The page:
Please join us for this upcoming lunch presentation at the Red Barn at Point Reyes National Seashore. All are welcome and admission is free:

Date: Thursday, February 26th, from 12:00 - 12:45
Title: "Rangeland Best Management Practices: Reducing sediment, pathogen, and nutrient delivery to Tomales Bay"
Speaker: Beth Eisenberg, Point Reyes National Seashore Range Technician
Place: Red Barn Classroom at Point Reyes National Seashore Headquarters
__________________

Ben Becker, Ph.D.
Director and Marine Ecologist
Pacific Coast Science and Learning Center
__________________
The Pacific Coast Science and Learning Center is one of 21 Research Learning Centers at National Parks across the country working to increase the effectiveness and communication of research and science through:

  • Facilitating the use of parks for scientific inquiry
  • Supporting science-informed decision making
  • Communicating relevance and providing access to research knowledge
  • Promoting resource stewardship through partnerships

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February 10, 2009

The new moon rises February 24th and the tides resume less extreme differences, gone are those 7 foot high tides until July. Venus is the bright star in the evening as you travel west down Sir Francis Drake into Olema Valley, it appears in the sky. Traditionally, in this early spring time, first Californians were very hungry waiting for the first Checkerbloom, Red maids and soaproot to bloom and indicate the roots were tender enough to eat.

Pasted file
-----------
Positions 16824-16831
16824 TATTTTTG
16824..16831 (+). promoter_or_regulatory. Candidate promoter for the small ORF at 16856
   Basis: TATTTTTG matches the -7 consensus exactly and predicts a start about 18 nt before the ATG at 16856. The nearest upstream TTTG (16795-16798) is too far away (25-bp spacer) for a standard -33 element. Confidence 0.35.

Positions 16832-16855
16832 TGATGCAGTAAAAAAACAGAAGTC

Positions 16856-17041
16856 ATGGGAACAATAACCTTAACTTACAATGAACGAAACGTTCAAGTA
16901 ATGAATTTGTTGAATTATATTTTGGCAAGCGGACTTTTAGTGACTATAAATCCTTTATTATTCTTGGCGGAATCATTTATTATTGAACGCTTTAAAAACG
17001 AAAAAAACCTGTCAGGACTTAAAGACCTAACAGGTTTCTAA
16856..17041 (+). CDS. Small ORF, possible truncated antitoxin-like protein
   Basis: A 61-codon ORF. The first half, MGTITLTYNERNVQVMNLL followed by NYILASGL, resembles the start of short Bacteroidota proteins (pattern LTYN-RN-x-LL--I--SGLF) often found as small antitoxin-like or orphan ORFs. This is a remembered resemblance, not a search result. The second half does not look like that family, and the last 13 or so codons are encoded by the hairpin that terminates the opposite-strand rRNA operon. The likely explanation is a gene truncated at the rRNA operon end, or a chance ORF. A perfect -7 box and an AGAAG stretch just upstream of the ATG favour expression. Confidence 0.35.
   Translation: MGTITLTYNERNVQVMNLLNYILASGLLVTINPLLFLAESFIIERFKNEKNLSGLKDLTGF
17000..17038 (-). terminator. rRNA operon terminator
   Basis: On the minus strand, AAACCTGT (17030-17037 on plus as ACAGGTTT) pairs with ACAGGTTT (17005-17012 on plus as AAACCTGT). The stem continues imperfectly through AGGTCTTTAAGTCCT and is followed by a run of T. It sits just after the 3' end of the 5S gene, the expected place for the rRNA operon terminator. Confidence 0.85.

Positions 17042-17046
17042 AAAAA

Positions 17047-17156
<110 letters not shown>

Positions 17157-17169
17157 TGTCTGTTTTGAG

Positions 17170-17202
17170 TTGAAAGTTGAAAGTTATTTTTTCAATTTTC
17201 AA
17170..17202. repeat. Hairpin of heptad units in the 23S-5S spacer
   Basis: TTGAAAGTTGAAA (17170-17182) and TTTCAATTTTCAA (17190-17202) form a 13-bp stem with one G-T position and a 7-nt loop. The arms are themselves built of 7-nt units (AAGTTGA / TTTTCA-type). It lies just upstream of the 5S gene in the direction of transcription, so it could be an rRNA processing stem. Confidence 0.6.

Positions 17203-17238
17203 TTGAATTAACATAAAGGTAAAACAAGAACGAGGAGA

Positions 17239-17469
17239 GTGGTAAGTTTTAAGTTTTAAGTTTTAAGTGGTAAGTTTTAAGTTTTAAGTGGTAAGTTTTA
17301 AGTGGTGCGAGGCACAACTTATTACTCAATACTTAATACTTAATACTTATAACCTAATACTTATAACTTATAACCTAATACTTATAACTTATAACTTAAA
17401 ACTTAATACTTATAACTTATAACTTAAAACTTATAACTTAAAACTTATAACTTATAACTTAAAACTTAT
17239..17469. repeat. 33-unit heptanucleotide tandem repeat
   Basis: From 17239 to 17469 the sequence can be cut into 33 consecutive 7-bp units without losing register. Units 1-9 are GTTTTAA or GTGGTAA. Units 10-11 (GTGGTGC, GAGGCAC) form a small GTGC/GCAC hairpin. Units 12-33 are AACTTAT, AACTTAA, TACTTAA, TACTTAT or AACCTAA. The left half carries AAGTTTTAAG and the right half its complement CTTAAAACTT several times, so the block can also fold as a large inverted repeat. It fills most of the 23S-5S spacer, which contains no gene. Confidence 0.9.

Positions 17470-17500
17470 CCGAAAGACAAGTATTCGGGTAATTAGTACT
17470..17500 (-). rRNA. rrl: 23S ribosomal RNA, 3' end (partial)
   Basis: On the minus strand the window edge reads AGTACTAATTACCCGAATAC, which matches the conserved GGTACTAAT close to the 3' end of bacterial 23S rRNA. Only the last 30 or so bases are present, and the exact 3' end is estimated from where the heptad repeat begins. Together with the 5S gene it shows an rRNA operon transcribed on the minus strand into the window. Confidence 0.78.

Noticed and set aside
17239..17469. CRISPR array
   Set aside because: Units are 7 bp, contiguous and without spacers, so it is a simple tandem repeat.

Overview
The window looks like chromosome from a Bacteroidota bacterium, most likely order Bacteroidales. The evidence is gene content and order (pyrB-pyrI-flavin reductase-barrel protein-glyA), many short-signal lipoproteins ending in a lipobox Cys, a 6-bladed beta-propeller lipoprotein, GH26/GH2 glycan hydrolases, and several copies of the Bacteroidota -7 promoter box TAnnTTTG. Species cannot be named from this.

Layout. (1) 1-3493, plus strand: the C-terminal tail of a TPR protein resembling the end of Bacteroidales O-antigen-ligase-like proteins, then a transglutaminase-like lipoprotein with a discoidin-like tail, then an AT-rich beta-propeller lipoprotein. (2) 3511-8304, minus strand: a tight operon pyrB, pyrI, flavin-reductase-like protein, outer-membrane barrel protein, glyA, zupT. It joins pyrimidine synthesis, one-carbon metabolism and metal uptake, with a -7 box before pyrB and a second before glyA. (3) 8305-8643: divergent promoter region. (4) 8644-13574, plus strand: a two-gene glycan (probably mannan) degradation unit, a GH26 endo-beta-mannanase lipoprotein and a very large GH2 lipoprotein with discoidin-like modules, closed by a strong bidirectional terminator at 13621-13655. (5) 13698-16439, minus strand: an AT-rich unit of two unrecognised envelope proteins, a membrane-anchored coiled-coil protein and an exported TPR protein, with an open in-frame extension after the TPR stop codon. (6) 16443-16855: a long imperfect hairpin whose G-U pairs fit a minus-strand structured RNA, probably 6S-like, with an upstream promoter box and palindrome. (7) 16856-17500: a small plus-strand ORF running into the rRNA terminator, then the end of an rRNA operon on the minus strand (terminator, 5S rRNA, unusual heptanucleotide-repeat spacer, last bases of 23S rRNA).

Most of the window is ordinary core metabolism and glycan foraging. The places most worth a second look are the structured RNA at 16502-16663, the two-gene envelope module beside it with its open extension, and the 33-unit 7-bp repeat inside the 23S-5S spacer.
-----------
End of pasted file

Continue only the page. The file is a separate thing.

No word on salmon counts as of this writing. Once the sediment settles down after the rains, researchers hope to get out and look for fish along Olema Creek this week.

Northern Elephant seal populations in the park peaked at 1320 animals last week; numerous observations were made of breeding and wrestling in the colony this weekend. One female was observed nursing three pups instead of the usual one; hope she heads to Hawaii soon for a little R&R. A pup tagged at Point Reyes last year was observed on Vancouver Island in Washington in apparent good health; typically males leave for Alaska and females for Hawaii once the breeding season is over in late February. Whale sightings continue the February lull, none reported over the damp weekend.

New wildflowers blooming at Chimney Rock are Douglas Iris tiny violets, low along the trail as well as Chocolate Lilies. Marin County Open Space Rangers will be leading a walk from 10:00 pm to 2:00 am on February 19 to find early species; meet at the parking lot at Chimney Rock.

All park visitor centers will be open Monday, Presidents Holiday Weekend and if the weather is fair, Sir Francis Drake Highway will be closed at South Beach and shuttles operated.

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Did You Know?

Earthquake Trailhead

Earthquakes along the San Andreas Fault adjacent to Point Reyes are rather rare. Big quakes shift Point Reyes up to 20 feet once every 130 years or so, but otherwise there is very little movement. More...